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Meet a Member: Kristin Gallas

by Hannah Hethmon, AASLH on

Meet a Member is a regular blog series spotlighting our members. AASLH has 5,500 fascinating members working hard for the field of history, and we want to show them off.

 

Kristin Gallas: AASLH Member Since 2007

 

Kristin on a "sit and spin" at the Minnesota History Center during the evening event at 2014 AASLH Annual Meeting.

Kristin on a “sit and spin” at the Minnesota History Center during the evening event at 2014 AASLH Annual Meeting.

Alma maters:

 B.S. in Secondary History Education/Theatre from University of Vermont

MAT in Museum Education from George Washington University

Fields of interest: 

Museum education, interpretation, exhibit development

What is your role in the field of history?

 “Storyteller” – I’m a storyteller at heart.  I look for creative and compelling ways to connect the past to the present.

I am currently the Project Manager for Education Development at the Tsongas Industrial History Center at Lowell National Historical Park.

 I also consult with/lead workshops for historic sites and museums on the comprehensive and conscientious interpretation of slavery. I co-edited the AASLH book “Interpreting Slavery at Museums and Historic Sites.”

 

How long have you been active in the field of history?

I’ve be a history enthusiast since I was a kid – my parents would take us on family vacations to historic sites.  Professionally I’ve been engaged in the field for 20+ years.

 

How did you become involved in the field of history?

I started working in the education department at Shelburne Museum, in Shelburne, Vermont while I was in college.  I wanted to combine my love of history and life-long learning, but I knew that being a classroom teacher wasn’t for me.  My mother was the one who suggested to me that “museum education” must be a thing, since my bosses at Shelburne Museum did it for a living, so I looked around for graduate schools and ended up at GWU.

 

Why does history matter to you?

Personally, I feel a sense of belonging by knowing where my ancestors came from, where they lived, and what they did.  Working at the Tsongas Industrial History Center has filled me with such a sense of family pride because my grandfather and great grandfathers all worked in Lowell’s mills.  I connect with the history on a deeper level when I know that “my people” were there – the connection is more intense.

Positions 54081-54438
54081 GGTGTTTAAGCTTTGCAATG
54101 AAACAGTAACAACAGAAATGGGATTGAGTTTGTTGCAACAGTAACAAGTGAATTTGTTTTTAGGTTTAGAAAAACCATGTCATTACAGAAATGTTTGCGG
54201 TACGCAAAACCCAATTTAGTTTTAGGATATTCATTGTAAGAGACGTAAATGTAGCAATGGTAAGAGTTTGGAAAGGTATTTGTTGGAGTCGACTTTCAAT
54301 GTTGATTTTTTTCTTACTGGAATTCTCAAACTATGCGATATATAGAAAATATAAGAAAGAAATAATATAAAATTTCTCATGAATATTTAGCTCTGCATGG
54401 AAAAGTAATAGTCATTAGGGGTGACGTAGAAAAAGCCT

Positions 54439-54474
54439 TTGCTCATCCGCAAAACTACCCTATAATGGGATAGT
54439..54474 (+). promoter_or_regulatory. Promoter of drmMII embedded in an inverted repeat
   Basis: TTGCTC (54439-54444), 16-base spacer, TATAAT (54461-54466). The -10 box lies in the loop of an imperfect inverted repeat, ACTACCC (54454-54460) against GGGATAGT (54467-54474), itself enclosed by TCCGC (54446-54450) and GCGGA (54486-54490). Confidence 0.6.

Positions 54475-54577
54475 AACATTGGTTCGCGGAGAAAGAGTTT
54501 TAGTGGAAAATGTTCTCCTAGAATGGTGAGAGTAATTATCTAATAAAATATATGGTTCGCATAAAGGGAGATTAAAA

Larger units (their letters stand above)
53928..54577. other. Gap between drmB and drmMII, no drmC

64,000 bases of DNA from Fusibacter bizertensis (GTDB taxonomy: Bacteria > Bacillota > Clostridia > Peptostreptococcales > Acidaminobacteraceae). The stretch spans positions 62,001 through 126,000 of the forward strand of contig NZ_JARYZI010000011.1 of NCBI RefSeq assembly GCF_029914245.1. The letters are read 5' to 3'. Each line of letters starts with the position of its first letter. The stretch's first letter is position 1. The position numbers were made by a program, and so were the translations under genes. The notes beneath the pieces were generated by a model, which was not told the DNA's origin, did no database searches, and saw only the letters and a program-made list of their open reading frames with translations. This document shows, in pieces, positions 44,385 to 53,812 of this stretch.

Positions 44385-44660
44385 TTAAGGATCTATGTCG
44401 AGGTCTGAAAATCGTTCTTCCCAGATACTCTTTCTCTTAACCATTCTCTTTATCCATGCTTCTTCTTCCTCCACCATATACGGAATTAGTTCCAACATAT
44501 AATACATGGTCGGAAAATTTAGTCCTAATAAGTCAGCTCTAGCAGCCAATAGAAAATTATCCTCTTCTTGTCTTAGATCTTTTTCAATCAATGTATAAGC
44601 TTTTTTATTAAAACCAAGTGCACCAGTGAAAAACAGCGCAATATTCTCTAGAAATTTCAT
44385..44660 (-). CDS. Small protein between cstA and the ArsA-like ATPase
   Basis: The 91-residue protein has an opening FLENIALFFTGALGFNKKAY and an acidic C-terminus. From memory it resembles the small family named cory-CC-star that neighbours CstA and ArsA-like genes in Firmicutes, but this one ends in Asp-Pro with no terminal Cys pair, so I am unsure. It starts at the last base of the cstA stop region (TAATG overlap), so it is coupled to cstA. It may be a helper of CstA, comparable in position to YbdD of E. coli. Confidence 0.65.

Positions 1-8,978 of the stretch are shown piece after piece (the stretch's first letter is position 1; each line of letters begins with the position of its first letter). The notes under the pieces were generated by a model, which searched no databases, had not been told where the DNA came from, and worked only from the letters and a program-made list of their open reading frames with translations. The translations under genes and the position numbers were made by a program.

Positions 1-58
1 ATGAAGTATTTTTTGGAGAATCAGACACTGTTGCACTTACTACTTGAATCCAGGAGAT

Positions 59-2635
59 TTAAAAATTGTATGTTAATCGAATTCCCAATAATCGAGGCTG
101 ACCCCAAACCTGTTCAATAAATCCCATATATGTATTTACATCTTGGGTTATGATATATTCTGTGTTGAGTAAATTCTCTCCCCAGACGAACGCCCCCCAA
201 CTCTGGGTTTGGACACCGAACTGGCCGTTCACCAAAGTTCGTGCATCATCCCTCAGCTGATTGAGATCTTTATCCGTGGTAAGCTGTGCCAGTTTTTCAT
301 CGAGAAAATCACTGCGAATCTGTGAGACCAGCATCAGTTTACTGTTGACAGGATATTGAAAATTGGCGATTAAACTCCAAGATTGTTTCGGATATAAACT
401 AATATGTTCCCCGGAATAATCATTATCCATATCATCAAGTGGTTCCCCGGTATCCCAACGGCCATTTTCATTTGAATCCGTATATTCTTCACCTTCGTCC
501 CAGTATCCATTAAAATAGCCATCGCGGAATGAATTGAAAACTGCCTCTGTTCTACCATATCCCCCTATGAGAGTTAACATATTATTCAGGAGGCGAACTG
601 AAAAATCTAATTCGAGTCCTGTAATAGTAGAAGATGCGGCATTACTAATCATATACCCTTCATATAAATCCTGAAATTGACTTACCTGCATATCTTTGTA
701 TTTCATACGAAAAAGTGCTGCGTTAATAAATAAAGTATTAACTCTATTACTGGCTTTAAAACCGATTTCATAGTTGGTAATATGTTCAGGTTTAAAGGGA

Collectively, knowing what happened in the past is a way to build a bridge to the future.  It helps us understand how we got to where we are and why we are who we are.  The individual and collective narratives that make up history are so interesting.  The story of one person’s experience of a historical event is just as compelling as a sweeping narrative.  I love it when the individual pieces of narrative are set into the context of a larger story.

 

How has your AASLH membership been of value to you and your practice of history?

My membership in AASLH helped me to develop a strong professional network that has evolved into friendships and amazing collaborations.  If it wasn’t for the support of AASLH, our book “Interpreting Slavery at Museums and Historic Sites” would never have happened.  The AASLH staff, the annual meeting, and the network of members enabled us to reach out to the field to do research and disseminate the findings. I am also an alum of Developing History Leaders @SHA (Class of 2002)
What are you working on right now?

At the Tsongas Industrial History Center I’m working on several projects that combine history and science.  We are developing new interactives that will help students understand the mechanical systems in a historic textile mill.  Also for TIHC, I am writing and producing a short film about Lowell’s Irish community and their desire for a town-funded school in 1831.

 

What are a few of your greatest accomplishments in and out of the field?

I’m very proud of the work that I’ve done with my colleagues of advancing the conversation on interpreting slavery.  We’ve taken a holistic look at the psychological and intellectual effects of interpreting slavery to help public historians understand the underpinnings of the content and how to share this important history in a comprehensive and conscientious manner.

These answers were edited for length and clarity. Want to be featured? Email Hannah Hethmon to learn more. Click here to read about more featured members. 

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